Innovative Dorms Could Improve Racial Bias

UConn introduced a new housing program.


UConn introduced a new housing program.

UConn introduced a new housing program.
UConn introduced a new housing program. Courtesy of Flickr.

By Kacie Candela

At the University of Connecticut, applications are now open for the ScHOLA2RS House, “a scholastic initiative to groom, nurture and train the next generation of leaders to address grand challenges in society through the promotion of academic success.”

Like many of the Integrated Learning Communities (ILCs) here at Fordham, ScHOLA2RS will be a small community of about 40 students, located on one floor of a new STEM dorm currently under construction.

However, what sets it apart from the typical collegiate learning community is that it will serve only male, African American students.

The University of Connecticut has come under heavy criticism for the program. Many question whether the program itself is segregating.

I do not think so and neither does the university. The primary reason for the creation of the program is graduation rate. According to the 2016 data, the six-year graduation rate for all University of Connecticut students is 83 percent.

For minorities, that number slips to 77 percent. And for African American males, little more than half complete a degree in six years.
For a student body that is only 30 percent minority, these statistics are staggering.

University of Connecticut sophomore John Odoom was initially skeptical of the program, but after realizing the focus of ScHOLA2RS, he supports “any effort the university is trying to do to ensure African American males get the resources they need and the guidance to graduate and have success.”

“As an African black male born in Ghana, nothing would make my parents happier than to see me graduate and be successful because they sacrificed so much for me to be where I am,” he said.

However, Odoom will not be applying for ScHOLA2RS. “I really think that the program should be only for those who really need the support and the push,” he said.

He has already been admitted into the John and Valerie Rowe Health Professions Scholars Program, which supports students from backgrounds underrepresented in the health fields.

While many like Odoom are hopeful that ScHOLA2RS will serve the UConn community in a positive way, a major criticism of the program is that it is male only.

According to the official ScHOLA2RS webpage, “Black females are encouraged to consider applying to participate in one of our other Learning Community options.”

The reason why African American women were excluded is that their average graduation rates are higher.

Gianna Capriotti, a sophomore at UConn and an Actuarial Science major, is not upset that ScHOLA2RS is only for men.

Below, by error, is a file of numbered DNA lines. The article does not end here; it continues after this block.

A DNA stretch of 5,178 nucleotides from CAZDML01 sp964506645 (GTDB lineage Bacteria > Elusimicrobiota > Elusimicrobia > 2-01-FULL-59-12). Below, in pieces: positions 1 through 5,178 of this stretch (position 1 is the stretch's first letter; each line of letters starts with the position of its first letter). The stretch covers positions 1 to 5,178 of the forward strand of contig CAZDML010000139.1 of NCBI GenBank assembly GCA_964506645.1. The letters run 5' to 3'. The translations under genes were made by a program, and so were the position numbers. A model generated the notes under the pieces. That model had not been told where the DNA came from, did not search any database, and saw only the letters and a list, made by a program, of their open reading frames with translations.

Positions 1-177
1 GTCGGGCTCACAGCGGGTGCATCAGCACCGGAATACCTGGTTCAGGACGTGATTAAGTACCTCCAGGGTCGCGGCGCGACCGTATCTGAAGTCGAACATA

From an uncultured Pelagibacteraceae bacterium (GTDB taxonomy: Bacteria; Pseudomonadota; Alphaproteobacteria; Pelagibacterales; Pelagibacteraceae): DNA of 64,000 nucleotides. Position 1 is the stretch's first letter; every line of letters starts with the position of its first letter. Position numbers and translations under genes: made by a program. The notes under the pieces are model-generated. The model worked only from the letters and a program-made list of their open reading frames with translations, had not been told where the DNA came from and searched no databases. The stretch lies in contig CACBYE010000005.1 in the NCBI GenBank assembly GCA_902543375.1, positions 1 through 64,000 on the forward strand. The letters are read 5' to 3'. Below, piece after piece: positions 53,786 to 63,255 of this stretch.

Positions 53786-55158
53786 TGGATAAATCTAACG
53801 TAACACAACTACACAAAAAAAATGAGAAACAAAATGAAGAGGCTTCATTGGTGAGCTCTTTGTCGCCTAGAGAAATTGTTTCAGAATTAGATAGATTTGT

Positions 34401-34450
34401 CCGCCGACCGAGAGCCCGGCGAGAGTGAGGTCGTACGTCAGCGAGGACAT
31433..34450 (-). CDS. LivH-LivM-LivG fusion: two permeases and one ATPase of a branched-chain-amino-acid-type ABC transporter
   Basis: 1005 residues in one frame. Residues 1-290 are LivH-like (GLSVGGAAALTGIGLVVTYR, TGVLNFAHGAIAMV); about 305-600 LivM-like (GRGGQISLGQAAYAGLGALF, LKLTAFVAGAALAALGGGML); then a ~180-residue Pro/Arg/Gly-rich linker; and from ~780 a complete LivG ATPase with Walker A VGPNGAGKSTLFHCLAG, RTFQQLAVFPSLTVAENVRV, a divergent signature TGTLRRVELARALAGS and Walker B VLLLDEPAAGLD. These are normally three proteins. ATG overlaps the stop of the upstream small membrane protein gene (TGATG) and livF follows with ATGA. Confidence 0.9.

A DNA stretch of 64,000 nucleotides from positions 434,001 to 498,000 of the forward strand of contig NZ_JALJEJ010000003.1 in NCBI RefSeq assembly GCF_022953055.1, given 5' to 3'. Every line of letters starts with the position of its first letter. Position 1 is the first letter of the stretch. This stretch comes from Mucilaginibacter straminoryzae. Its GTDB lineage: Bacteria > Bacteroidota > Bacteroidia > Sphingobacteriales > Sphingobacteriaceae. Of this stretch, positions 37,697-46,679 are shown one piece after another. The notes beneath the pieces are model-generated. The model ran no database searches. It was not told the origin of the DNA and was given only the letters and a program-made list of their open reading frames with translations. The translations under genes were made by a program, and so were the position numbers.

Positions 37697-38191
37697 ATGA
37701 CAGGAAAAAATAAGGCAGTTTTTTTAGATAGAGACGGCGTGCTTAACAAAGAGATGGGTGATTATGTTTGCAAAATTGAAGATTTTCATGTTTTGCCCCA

“As a woman, there are already so many resources available to me,” she said. In regards to supporting underrepresented groups, she believes that the administration “has covered all its bases.” There is presently an all-female STEM learning community thriving at UConn, namely, the WiMSE House (Women in Math, Science, & Engineering) and a Women’s Center in the Student Union.

However, Elicia Bates, FCRH ’19, a first-year African and African American Studies and Anthropology double major, is critical of this gender disparity.

“There should be a similar program [for women], because they face similar issues regarding being a student of color on campus,” she said. “But it is understandable that they have one for males first, because African American males tend to have more trouble in school. Still, there’s no reason why they shouldn’t have one for black female students as well.”

It is not yet known how well ScHOLA2RS House will fit into the fabric of UConn’s larger community.

“We have a very connected and strong-willed African American student body, and to me, this should only help the community as a whole,” Odoom said.
Bates agreed that “it will definitely help with inclusivity…it won’t set them completely apart, like they would be at a historically black university.”

“They’re still in class and clubs and work with all types of students, but they are going home to a group of people who are similar to them,” Bates added.
Capriotti does not believe the program will change much in the UConn community at all.

“It’s one of those things that doesn’t affect anybody except the individuals in the program,” Capriotti said. “Those people might be more excluded, but if its something they want to do, who cares?”

The program is voluntary and its future members will forgo the experience of living in a non-race-based community.

But perhaps the support system provided by the community will benefit them more.

While there is an obvious sensitivity surrounding the concept of a learning community solely based on race, I believe that ScHOLA2RS House has the potential to create the same supportive atmosphere that members of ILCs at Fordham know and love.

American colleges and universities are supposed to nurture social experimentation and societal progress. The University of Connecticut is attempting to do exactly that by implementing ScHOLA2RS House.

The administration at the University of Connecticut should be commended for trying something that would be shunned as “taboo” at many other universities.
If this program is successful, it could serve as the model for similar programs all across the nation.

Kacie Candela, FCRH’19, is an International Political Economy Major from Franklin Square, New York.